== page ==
Cheating in University
Recent surveys have shown that upwards of a quarter of students in college are cheating, causing the education system to lag behind in catching them.
One year ago, Harvard University was rocked by a cheating scandal when news of 125 students were to be investigated for cheating on a take-home final exam. After the dust had settled, 70 students were forced to withdraw, with the highest-profile being basketball players and senior co-captains Brandyn Curry and Kyle Casey. Each took the 2012/13 year off because of their roles in the cheating scandal, with Casey working at a non-profit foundation and Curry as a registered life insurance salesman.
But Curry and Casey are only two—albeit high profile—examples of cheating that takes place on college campuses. One of the causes is a looser definition of cheating. It's easy to say that looking at another student's paper and copying the answers directly is cheating, but harder when it comes to something like a classmate telling you what's on a test when you haven't written it yet.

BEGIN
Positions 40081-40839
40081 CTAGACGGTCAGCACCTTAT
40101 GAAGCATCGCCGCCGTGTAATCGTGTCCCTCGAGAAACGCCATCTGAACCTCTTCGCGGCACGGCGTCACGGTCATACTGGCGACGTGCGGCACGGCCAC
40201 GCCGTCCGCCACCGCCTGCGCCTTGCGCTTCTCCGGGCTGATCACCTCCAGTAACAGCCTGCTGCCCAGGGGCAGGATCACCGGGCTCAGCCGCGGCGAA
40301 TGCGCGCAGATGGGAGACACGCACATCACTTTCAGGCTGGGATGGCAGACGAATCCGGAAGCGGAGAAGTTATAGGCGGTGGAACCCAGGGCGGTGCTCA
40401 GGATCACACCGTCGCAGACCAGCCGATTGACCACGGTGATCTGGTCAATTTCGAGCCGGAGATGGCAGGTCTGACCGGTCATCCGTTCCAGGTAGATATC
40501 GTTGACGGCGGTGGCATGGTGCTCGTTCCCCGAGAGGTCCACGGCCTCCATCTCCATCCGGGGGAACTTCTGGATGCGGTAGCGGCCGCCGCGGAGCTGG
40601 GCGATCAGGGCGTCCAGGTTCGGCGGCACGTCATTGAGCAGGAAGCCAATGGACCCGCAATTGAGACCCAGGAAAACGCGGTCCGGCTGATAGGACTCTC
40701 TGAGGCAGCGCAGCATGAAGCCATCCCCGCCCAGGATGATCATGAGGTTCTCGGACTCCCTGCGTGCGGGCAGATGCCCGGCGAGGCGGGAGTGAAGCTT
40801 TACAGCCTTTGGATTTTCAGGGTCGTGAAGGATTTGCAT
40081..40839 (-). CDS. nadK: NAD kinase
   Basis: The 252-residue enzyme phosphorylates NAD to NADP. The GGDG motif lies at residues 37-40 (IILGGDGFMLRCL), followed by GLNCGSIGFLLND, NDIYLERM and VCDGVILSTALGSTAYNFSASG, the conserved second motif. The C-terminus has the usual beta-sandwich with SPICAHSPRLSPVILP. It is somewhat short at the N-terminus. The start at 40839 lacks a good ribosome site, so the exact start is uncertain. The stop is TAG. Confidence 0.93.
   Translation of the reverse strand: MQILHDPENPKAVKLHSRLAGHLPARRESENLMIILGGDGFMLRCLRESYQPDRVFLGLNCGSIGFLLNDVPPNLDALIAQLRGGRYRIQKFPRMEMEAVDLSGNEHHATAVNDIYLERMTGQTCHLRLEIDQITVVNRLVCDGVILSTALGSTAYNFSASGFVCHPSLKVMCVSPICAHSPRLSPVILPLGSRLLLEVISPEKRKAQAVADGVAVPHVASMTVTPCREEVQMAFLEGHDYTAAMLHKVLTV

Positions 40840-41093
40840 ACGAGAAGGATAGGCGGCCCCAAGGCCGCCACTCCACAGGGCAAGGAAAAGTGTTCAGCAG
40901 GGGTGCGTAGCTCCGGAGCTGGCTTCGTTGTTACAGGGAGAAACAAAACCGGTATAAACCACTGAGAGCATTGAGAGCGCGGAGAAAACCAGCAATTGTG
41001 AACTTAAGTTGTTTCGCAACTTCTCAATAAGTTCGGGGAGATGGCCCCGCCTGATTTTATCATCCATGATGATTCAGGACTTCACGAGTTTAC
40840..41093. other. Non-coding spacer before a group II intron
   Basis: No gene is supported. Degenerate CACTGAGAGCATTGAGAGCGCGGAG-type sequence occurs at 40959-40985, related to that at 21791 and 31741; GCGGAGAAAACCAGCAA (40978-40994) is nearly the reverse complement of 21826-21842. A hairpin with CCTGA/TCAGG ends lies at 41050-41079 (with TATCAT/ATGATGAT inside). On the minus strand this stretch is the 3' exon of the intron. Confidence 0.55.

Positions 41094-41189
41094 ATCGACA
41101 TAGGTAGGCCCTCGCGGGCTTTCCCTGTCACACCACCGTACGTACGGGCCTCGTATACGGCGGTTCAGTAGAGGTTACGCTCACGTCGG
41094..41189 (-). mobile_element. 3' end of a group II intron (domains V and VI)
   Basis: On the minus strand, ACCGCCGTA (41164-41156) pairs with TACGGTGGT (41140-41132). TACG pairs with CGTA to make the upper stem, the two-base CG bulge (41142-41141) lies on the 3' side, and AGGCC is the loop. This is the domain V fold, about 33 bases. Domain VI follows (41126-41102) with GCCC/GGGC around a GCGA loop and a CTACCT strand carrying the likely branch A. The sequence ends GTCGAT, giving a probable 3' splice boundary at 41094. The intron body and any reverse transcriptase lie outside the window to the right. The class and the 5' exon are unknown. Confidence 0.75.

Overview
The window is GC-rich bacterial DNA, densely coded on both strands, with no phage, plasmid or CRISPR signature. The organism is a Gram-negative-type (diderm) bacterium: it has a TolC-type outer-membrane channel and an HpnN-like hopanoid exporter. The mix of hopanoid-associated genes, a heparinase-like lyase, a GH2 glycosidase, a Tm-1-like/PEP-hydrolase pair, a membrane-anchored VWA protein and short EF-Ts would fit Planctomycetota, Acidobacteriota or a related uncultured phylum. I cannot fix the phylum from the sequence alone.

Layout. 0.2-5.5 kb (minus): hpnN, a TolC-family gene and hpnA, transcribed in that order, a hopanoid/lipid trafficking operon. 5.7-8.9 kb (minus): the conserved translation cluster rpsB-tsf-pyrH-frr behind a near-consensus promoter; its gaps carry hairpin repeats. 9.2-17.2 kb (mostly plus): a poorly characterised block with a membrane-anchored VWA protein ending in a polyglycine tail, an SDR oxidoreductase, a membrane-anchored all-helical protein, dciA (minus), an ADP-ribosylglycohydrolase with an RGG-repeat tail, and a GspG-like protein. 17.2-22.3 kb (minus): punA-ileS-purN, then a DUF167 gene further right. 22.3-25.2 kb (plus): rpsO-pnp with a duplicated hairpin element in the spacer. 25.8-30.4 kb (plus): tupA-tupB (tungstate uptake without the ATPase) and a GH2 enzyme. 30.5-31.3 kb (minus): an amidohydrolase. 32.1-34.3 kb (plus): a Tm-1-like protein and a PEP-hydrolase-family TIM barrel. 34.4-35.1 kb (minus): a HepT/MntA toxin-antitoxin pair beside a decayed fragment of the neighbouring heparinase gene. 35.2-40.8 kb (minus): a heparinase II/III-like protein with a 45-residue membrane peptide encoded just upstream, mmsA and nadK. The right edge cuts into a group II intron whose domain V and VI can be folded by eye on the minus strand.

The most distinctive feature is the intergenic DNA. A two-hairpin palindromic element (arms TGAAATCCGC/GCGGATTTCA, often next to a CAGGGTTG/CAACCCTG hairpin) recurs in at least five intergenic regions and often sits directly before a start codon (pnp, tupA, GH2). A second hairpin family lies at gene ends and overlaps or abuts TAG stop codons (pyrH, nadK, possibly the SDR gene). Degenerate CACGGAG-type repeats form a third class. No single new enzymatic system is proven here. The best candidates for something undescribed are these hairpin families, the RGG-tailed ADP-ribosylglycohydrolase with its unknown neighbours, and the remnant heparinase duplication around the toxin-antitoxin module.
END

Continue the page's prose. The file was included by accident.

Cheating can be even harder to pinpoint with education firmly in the digital age. On a take-home test, is collaborating on answers cheating? Discussing answering strategies? Looking up past tests? Another cheating strategy has little to do with the test itself, as students are taking drugs to sharpen their minds during exams, calming their nerves and keeping them laser-focused.
Despite the problem of even being able to stringently define what cheating is, there lies another: how schools are—or aren't—managing with the problem. The Lompoc Record, a newspaper in California, has reported that a set of three studies at Ohio University uncovered 72.5% students having reported cheating in online work. The fact that students had to sign an honor code didn't dissuade almost three-quarters of them from cheating, and it's clear that schools have a long way to go before they can adequately stamp it out.